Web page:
Integrated Approach to Dyslipidemia



Fig. 14.1
Trans-fatty acids and atherosclerotic effects



Increasing evidence in the literature shows that adequate dietary intake (between 4 and 8% of total calories) of omega 6, in particular, linoleic acid, is useful in reducing cardiovascular risk. Increasing intake of omega 6 is associated with decreased concentrations of plasma LDLs and triglycerides and increased concentrations of high-density lipoproteins (HDLs) without unfavorable evidence for arterial inflammation markers and arterial pressure and hemostasis parameters. Simple replacement of 5% of the calories from saturated fat with omega 6 causes a reduction of serum cholesterol greater than is obtained by drastically reducing dietary cholesterol (Fig. 14.2). A recent study [4] showed that the substitution of saturated fats with polyunsaturated fats entails a reduction in coronary risk; replacement with simple carbohydrates is associated with an increased risk, whereas with complex carbohydrates this risk is reduced. We cannot merely rely on a single risk marker because, if we consider the effect on HDL cholesterol, all fatty acids increase this protective parameter, especially saturated fats.

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Fig. 14.2
Reduction in serum cholesterol due to substitution of saturated intake with polyunsaturated or monounsaturated or intake of dietary cholesterol reduction. Source: Clarke R, Frost C, Collins R et al. Dietary lipids and blood cholesterol: quantitative meta-analysis of metabolic ward studies. BMJ 1997;314:112–117

Omega-3s have a known cardioprotective effect. In 1975, Sinclair observed a low incidence of heart attack and consumption of foods high in omega 3 consumption in the population of Greenland. The protective effect appears to be due to reduced synthesis and secretion of VLDL and increased clearance of plasma triglycerides and an anti-arrhythmic effect. They also have a positive effect on blood pressure, platelet aggregation, endothelial dysfunction, and systemic inflammation [5]. Omega-3s have a dose-dependent effect on the level of triglycerides, and the recommended dose is 2–3 g/day. Studies have shown a 25–52% reduction in plasma triglyceride levels.


14.2.1 Phythosterols


Phythosterols are substances naturally present in many foods, including nuts, almonds, dried fruit, cereals, vegetables (pulses), and olive oil.

Of the phytosterols identified (at least 40 types), those most frequently present in food are beta-sitosterol (50%), campesterol (33%), and stigmasterol (4%).

Phytosterols are structurally similar to human cholesterol and present poor intestinal absorption. They cannot be synthesized endogenously and are derived exclusively from the diet or are added to foods such as yogurt, margarine, sauces, and cream cheeses. Two grams per day of phytosterols have been shown to reduce LDL by about 7–10%.

Three grams per day should not be exceeded, in combination with a diet rich in vegetables and fruits, to balance the reduced blood levels of beta-carotene.

Phythosterols should not be used in:



  • Pregnant and lactating women


  • Children under the age of 5 years

There are limited data about the effect on risk factors for atherosclerosis and no major randomized cardiovascular outcomes data [6].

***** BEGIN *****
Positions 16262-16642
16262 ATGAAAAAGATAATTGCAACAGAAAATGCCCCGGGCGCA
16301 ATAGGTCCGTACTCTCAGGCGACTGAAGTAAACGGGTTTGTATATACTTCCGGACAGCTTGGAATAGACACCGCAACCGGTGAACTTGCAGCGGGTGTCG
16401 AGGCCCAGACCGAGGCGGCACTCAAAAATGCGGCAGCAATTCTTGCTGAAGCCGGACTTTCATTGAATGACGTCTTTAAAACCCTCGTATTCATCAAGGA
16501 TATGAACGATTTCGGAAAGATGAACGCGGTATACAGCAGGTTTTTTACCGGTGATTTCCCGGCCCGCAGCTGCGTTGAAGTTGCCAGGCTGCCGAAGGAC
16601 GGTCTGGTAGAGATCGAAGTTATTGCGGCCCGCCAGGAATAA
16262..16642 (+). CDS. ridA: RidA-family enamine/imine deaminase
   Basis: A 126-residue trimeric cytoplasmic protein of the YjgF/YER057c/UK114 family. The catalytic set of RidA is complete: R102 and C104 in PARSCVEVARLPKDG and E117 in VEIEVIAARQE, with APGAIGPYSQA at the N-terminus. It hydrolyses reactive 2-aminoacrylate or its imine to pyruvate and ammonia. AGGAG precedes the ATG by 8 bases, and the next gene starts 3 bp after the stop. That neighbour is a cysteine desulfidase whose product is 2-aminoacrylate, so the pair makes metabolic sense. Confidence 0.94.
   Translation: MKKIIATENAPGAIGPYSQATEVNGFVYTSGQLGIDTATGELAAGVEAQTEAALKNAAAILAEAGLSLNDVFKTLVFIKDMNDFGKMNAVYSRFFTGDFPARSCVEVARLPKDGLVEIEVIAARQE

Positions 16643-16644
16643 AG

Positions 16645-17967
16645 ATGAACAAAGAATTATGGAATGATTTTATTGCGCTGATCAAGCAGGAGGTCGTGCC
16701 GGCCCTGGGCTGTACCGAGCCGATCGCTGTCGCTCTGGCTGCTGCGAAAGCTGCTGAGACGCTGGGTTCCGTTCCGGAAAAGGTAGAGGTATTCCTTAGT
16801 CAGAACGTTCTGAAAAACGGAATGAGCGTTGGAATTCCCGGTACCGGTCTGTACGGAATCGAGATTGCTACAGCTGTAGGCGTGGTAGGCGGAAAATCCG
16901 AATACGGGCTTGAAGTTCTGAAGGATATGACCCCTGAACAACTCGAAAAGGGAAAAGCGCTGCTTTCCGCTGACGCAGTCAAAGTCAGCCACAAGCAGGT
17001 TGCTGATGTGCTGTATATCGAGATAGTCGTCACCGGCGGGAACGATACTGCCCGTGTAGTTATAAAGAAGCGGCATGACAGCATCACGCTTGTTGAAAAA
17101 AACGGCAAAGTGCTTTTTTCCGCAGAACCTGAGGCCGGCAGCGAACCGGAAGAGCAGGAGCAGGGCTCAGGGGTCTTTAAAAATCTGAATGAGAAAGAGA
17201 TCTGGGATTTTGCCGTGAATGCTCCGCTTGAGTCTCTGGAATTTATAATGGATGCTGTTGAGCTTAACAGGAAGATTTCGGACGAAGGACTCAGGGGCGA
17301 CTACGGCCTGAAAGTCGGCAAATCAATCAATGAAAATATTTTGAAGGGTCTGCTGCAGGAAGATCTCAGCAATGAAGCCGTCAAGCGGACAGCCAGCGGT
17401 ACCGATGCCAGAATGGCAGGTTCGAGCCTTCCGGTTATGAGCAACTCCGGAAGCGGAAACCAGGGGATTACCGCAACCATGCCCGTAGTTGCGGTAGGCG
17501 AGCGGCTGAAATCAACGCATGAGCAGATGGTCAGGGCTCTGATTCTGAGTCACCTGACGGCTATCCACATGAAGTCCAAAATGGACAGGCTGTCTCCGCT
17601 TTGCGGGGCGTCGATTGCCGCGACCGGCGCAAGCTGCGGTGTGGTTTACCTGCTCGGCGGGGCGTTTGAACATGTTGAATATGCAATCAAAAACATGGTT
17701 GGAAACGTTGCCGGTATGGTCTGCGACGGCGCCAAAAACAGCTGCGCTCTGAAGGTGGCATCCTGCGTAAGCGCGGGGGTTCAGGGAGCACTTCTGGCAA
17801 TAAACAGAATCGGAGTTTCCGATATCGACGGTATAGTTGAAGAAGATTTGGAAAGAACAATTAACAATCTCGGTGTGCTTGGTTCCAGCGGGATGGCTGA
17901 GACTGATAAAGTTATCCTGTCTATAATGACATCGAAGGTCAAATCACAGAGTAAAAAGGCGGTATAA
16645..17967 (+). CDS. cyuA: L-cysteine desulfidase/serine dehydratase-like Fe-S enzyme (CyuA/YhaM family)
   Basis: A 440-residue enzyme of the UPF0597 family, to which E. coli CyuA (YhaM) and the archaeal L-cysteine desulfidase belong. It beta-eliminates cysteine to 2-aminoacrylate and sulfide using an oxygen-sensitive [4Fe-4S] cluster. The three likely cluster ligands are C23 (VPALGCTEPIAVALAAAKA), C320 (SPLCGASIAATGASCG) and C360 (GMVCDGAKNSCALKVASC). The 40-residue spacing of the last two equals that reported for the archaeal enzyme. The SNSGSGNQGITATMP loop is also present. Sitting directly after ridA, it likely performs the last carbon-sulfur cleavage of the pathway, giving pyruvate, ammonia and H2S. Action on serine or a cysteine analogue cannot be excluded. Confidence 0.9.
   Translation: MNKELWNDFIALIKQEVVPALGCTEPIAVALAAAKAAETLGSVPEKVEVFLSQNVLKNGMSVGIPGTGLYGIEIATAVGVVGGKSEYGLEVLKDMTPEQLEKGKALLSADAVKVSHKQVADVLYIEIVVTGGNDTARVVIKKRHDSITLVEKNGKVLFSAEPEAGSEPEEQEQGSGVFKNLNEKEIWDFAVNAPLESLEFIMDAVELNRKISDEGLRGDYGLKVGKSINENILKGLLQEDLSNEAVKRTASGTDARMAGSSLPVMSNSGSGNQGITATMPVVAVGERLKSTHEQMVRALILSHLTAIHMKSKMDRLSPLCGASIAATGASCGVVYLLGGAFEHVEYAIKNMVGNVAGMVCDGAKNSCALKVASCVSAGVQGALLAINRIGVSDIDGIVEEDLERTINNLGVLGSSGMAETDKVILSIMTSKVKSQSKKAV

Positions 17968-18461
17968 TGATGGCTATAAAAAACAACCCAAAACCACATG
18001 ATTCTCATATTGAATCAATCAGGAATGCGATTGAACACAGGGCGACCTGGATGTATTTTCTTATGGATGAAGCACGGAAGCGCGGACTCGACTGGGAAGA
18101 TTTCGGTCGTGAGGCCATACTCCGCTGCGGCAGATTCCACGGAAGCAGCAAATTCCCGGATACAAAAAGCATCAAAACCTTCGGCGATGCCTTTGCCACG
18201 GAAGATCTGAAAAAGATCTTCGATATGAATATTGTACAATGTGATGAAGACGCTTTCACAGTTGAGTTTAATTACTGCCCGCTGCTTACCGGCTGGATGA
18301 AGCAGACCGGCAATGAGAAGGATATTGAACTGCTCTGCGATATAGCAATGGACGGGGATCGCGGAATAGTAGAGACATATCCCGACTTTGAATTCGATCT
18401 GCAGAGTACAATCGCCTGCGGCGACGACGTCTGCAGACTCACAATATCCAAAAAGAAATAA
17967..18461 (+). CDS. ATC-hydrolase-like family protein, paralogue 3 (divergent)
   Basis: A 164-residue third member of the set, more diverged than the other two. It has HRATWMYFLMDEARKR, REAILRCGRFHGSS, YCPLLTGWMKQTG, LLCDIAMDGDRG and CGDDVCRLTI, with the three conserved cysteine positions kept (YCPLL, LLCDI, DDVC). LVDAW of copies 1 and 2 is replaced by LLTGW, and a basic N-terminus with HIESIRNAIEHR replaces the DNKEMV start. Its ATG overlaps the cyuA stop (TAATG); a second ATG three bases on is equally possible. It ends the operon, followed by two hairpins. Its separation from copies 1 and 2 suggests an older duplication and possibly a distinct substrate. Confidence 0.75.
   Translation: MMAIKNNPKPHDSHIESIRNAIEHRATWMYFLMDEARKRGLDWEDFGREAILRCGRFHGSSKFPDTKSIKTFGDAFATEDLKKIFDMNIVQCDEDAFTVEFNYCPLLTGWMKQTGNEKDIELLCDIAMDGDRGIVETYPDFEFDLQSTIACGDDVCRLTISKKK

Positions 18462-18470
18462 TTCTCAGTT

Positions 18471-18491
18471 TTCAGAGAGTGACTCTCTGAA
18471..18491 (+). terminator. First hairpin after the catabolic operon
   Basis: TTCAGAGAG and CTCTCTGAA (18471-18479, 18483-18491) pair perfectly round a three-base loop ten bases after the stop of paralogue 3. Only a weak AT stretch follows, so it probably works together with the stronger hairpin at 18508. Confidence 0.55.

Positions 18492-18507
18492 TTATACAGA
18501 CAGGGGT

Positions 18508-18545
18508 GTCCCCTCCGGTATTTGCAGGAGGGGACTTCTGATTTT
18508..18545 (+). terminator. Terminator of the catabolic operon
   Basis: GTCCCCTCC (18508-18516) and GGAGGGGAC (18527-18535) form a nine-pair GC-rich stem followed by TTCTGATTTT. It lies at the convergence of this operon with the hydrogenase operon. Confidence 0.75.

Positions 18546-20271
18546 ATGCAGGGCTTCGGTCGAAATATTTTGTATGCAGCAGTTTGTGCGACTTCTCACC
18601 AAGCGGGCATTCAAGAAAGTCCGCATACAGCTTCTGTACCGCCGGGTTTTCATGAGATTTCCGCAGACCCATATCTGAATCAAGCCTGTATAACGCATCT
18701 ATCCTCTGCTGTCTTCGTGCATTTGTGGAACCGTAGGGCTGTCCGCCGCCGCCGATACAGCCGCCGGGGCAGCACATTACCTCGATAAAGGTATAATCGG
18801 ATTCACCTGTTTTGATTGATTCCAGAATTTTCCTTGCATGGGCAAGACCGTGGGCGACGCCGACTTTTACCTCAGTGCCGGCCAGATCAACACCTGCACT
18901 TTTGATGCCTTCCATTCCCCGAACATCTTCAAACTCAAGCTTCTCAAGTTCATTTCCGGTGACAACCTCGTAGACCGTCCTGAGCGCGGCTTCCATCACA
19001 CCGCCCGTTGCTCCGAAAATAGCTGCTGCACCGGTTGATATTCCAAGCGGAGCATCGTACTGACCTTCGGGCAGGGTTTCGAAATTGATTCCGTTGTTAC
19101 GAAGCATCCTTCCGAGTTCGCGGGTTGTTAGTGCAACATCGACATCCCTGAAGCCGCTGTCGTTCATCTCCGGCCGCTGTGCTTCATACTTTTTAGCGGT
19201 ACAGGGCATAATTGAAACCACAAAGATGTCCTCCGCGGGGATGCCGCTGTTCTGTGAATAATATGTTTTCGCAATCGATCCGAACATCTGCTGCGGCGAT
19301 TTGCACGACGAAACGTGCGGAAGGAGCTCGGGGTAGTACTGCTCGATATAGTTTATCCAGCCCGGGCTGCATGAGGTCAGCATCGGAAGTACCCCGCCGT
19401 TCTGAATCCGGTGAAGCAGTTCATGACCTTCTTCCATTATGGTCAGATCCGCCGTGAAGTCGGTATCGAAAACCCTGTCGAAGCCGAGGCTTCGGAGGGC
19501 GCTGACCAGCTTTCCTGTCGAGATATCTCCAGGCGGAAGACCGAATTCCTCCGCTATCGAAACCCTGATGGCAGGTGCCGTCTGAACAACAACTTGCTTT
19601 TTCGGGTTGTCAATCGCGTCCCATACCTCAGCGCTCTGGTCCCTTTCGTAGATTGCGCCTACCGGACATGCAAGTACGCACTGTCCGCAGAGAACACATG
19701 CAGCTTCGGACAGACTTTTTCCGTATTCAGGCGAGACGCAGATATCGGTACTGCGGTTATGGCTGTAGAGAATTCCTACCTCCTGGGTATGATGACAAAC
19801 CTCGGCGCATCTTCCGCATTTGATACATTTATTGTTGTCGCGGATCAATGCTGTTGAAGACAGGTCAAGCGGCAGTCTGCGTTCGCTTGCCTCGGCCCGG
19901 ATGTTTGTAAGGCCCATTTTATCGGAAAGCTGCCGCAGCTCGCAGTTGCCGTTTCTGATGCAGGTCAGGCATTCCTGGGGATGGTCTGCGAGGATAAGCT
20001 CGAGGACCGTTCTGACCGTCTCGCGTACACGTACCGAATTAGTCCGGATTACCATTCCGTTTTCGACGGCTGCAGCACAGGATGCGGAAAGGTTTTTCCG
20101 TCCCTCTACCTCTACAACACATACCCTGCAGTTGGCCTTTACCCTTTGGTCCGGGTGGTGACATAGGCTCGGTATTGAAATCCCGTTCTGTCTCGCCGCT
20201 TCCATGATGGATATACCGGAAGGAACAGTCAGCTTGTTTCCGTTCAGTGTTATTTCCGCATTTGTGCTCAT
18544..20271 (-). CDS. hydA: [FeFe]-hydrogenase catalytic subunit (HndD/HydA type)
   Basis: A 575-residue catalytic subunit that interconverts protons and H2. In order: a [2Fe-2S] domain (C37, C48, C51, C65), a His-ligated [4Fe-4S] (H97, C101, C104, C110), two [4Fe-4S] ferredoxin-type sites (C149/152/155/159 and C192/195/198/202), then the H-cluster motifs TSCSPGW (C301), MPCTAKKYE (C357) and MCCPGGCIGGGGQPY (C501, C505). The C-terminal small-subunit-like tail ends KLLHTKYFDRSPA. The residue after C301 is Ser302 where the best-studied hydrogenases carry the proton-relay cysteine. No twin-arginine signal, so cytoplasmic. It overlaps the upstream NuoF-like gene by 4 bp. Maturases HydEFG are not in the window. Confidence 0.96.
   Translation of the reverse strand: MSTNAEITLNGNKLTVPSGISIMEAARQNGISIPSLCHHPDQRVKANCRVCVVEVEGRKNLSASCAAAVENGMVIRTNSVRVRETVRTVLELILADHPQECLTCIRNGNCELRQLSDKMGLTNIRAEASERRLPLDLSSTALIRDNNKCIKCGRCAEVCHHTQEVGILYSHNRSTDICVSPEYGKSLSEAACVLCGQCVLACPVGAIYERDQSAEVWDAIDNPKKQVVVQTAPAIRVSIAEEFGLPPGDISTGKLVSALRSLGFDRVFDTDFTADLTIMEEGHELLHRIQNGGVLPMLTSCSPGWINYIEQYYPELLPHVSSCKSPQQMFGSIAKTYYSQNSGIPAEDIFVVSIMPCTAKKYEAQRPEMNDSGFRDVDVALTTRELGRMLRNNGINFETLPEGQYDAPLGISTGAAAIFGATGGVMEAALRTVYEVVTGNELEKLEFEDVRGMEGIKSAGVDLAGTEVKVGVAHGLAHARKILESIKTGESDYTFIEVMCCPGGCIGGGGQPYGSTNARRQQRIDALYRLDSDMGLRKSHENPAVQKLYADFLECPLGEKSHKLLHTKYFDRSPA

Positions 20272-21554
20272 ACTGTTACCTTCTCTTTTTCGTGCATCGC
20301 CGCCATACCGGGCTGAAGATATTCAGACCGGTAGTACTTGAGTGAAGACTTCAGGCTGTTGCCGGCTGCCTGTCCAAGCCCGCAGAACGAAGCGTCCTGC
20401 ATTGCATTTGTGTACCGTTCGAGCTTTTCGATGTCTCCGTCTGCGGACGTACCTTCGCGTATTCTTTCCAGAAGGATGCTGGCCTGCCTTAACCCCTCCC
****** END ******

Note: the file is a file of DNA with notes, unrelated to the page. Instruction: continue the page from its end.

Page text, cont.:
14.2.2 Polyphenols and Flavonoids


The term polyphenols refers to many classes of compounds with a common chemical structure, derived from benzene with one or more hydroxyl groups associated with the benzene ring. This makes these materials excellent scavengers. The high intake by diet of these compounds leads to the high reduction (50%) in cardiovascular mortality [7].

Figure 14.3 shows polyphenol classification. The beneficial effects are principally linked to the anti-oxidant capacity of these compounds and their metabolites [8, 9].

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Fig. 14.3
Polyphenol classification



14.3 Resveratrol


Resveratrol is a polyphenol that belongs to the class of stilbenes present in small quantities in blackberries, grapes, peanuts, and red wine. Its mechanism of action seems to be the activation of SIRT1 deacetylase (silent mating type information regulation 2 homolog 1), a protein involved in the modulation of glucose and lipid metabolism and cell survival mechanisms. Studies are increasingly highlighting the power to reduce the chronic inflammation that predisposes to many diseases. Testing, whether with a low dose (8 mg) or a high dose (5 g) did not reveal any significant adverse events. Timmers et al. [10], in a study of obese individuals showed an improvement in the metabolic profile, the inflammatory status, blood pressure, and initial liver damage. Benefits for secondary cardiovascular prevention have also been shown [11].


14.4 Soy


From the botanical terms, the soy plant (Glycine max L. Merr.) belongs to the legume family with a high protein content (high biological value proteins), and rich in lipids and minerals (potassium calcium, phosphorus).

In the group of lipids, phosphatidylcholine is known as soy lecithin, which is the raw material of cell structures and contributes in part to reducing the levels of serum cholesterol to synergistic action with all the other constituents of the legume, such as protein, isoflavones (which behave as phytoestrogens), fibers, and saponins [12, 13].

Soybeans, because of the presence of phytoestrogens (genistein), interact with warfarin and tamoxifen and should be contraindicated in patients with estrogen-dependent tumors. Absolute caution must be applied when in constant use during childhood and adolescence because they may lead to the disorders of sexual development and somatic interference in the hypothalamic–pituitary–gonadal axis, with alterations to the sexual cycle. Furthermore, genistein inhibits the activity of cytochrome CYP3A4.